Endurance or High Intensity Intervals training?

The quiz tackling Endurance vs High Intensity Intervals Training is a time-honored debate. In fact, it’s one that seems to be of great importance to the coaching world. Like BMW vs Mercedes is to the automotive world; Or like Ronaldo vs Messi is to the soccer world; Or Nicola Tesla vs Thomas Edison to the world of power and energy. Suffice it to say, it’s at the top of the game.

But, it shouldn’t be this way. And, venerable or not, in reality, there is a huge misconception among people regarding this dilemma. It lies in the fact that we can’t really compare two methods created for different purposes; much more so when they’re designed to stress the trainee in completely different ways. And that’s science in training.

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Let’s have a look at the two methods. And we’ll soon discover there is no real dilemma to be solved here. 

The intensity domain 

One of the most important parameters in aerobic performance, one that determines the kind of adaptations that will occur, as far as the trainee is concerned, is the intensity of the exercise. In physiology, there are three key domains of exercise intensity. Each of them promotes different stress levels and brings different adaptations to the table. 

Road cycling stress curve, UK
Road-cycling stress curve (UK)

Let’s take a graph illustrating the stress curve when road-cycling in the UK. As it becomes evident in Figure 1, the three domains are separated by lactate (LT) or ventilatory (VT) thresholds. 

Up to the 1st LT or VT threshold, we can find the “moderate” range coaches and athletes mainly use for endurance continuous training; but rarely (probably never) use for interval training. 

Above the 2nd LT or VT threshold, we can find the “severe” domain intensity. This is the range where High Intensity Intervals Training is mostly applied. 

There is a great difference between these two ranges. Especially in cardiovascular and muscular stress in energy utilization, as well as in molecular adaptations, etc. As a result, their effect on the human body is quite dissimilar.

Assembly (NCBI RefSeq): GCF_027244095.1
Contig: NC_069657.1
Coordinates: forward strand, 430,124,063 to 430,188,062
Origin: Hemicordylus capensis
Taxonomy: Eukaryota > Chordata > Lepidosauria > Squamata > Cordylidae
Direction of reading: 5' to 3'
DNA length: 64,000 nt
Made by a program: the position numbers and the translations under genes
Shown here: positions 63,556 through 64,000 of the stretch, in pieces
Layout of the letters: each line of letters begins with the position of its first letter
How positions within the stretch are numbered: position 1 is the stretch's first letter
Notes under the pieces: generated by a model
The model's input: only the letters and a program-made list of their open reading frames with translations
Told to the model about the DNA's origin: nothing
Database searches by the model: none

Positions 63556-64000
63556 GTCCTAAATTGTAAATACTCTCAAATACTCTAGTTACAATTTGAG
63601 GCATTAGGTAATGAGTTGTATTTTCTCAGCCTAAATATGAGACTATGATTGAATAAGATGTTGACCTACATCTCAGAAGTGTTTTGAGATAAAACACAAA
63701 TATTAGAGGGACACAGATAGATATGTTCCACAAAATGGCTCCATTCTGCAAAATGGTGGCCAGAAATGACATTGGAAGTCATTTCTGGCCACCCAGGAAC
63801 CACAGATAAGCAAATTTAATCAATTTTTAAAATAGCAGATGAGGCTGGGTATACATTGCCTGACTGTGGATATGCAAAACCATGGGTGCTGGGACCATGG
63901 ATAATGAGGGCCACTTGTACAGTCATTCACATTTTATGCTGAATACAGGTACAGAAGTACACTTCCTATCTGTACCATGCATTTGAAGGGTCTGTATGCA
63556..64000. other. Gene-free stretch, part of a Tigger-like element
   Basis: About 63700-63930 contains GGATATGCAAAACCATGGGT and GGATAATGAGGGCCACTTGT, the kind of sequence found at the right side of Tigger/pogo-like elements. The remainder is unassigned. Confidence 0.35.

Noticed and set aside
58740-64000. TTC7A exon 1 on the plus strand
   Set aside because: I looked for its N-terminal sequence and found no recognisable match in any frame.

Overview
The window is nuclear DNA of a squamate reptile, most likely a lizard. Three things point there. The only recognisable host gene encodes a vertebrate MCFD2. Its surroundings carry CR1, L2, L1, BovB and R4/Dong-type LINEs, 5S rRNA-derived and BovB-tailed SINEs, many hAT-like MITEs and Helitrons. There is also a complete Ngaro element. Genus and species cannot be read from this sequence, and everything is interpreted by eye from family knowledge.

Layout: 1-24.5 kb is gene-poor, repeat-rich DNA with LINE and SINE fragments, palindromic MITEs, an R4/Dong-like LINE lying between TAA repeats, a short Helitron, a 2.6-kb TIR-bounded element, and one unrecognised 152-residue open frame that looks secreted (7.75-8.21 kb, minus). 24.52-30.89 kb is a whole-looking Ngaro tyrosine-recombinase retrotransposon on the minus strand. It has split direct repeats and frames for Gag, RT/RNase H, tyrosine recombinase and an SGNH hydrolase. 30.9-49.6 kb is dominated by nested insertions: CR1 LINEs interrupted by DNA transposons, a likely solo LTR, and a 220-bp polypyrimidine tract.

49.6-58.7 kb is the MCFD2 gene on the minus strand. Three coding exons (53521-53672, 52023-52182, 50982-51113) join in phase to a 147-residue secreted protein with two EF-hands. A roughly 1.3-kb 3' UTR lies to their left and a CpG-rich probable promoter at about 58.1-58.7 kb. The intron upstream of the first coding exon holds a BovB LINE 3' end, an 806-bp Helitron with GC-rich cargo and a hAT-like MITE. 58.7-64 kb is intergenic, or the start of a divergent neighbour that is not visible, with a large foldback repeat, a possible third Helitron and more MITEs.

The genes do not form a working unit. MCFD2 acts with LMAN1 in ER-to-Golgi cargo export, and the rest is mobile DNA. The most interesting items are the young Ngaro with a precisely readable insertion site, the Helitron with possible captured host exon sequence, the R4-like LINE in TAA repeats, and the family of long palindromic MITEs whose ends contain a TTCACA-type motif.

Another key factor in aerobic training is the duration. When referring to endurance training we usually have slow, long distance running, cycling, or swimming in mind. No less than 2-6 hours, depending on the type of the sport, the athlete, the period, etc. And, in contrast, High Intensity Intervals Training would bring a very short but very intense bouts of repetition; lasting anywhere from 15 seconds to 10min. Of course, there’s a very specific correlation with intensity. No one can execute a 3 hour running session in the “severe” intensity domain. Likewise, the total exercise duration can affect body adaptations extremely differently.

Internal vs External load

A serious misconception in training is thinking we can compare two different workouts based on duration or distance. But, think about it! A low intensity 10km run compared with a 10x1000m interval run at a marathon pace, is utterly different. Although the external load is the same (10km) in both cases, the internal load (the stress the exercise causes to the trainee) is different in all the ways that matter. And, it will consequently not cause the same adaptations. 

So, we cannot compare two methods, after all. Especially since, by their nature, they virtually never bring the same internal load to the athlete’s body. And there’s no doubt that, regarding endurance, this kind of comparison will always bring forward the same winner. The method that will invariably bring significantly higher stress in the vast majority of cases, is High Intensity Intervals Training. 


As a result, the endurance and high-intensity interval training methods will always offer different adaptations. And, undoubtedly, VO2 max will always bear better levels of improvement with High Intensity Intervals Training. On the other hand, fat utilization and exercise economy will always be improved more efficiently with endurance training.

We know, it seems like a tough nut to crack. But you can read more about adaptations here.

If Running Economy is the goal…

What a delightful thought, isn’t it? A satisfying one, rather. If running economy is, indeed, the goal, then endurance training will always be the best method to implement. Nonetheless, if we wanted to improve VO2max, the golden standard of a method would always be High Intensity Intervals Training. 

Be mindful, though. This doesn’t mean that one method is superior to the other. To make heads or tails from all this, we always need to answer these simple questions: 

  1. With whom will we be using each training method?
  2. Why will we be using a specific training method?
  3. When is it best to use each training method?
  4. To what end do we intend to use each training method?

Think smart, plan ahead, answer these 4 questions and use each training method in the best possible way. Besides, what better way to bring better results in the optimal amount of time? And, come to think of it, how about some periodization, as well?

Endurance or High Intensity Intervals training? was last modified: July 27th, 2022 by Aris Myrkos